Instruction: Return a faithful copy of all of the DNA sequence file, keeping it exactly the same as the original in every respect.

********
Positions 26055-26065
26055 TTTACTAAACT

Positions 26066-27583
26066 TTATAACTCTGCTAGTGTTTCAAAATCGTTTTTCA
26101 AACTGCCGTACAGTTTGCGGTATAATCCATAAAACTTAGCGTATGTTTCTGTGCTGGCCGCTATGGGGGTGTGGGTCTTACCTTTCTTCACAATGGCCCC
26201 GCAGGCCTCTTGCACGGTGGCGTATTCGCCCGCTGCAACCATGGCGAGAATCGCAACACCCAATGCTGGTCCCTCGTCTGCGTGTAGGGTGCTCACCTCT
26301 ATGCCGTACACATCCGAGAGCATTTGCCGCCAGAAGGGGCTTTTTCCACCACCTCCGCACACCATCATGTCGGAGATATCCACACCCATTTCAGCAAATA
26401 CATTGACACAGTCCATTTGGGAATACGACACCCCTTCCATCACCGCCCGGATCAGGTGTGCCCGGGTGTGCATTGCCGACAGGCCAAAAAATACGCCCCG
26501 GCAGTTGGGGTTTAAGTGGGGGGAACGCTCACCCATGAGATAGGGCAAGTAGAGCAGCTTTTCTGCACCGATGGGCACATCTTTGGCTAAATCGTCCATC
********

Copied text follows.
Positions 26055-26065
26055 TTTACTAAACT

Positions 26066-27583
26066 TTATAACTCTGCTAGTGTTTCAAAATCGTTTTTCA
26101 AACTGCCGTACAGTTTGCGGTATAATCCATAAAACTTAGCGTATGTTTCTGTGCTGGCCGCTATGGGGGTGTGGGTCTTACCTTTCTTCACAATGGCCCC
26201 GCAGGCCTCTTGCACGGTGGCGTATTCGCCCGCTGCAACCATGGCGAGAATCGCAACACCCAATGCTGGTCCCTCGTCTGCGTGTAGGGTGCTCACCTCT
26301 ATGCCGTACACATCCGAGAGCATTTGCCGCCAGAAGGGGCTTTTTCCACCACCTCCGCACACCATCATGTCGGAGATATCCACACCCATTTCAGCAAATA
26401 CATTGACACAGTCCATTTGGGAATACGACACCCCTTCCATCACCGCCCGGATCAGGTGTGCCCGGGTGTGCATTGCCGACAGGCCAAAAAATACGCCCCG
26501 GCAGTTGGGGTTTAAGTGGGGGGAACGCTCACCCATGAGATAGGGCAAGTAGAGCAGCTTTTCTGCACCGATGGGCACATCTTTGGCTAAATCGTCCATC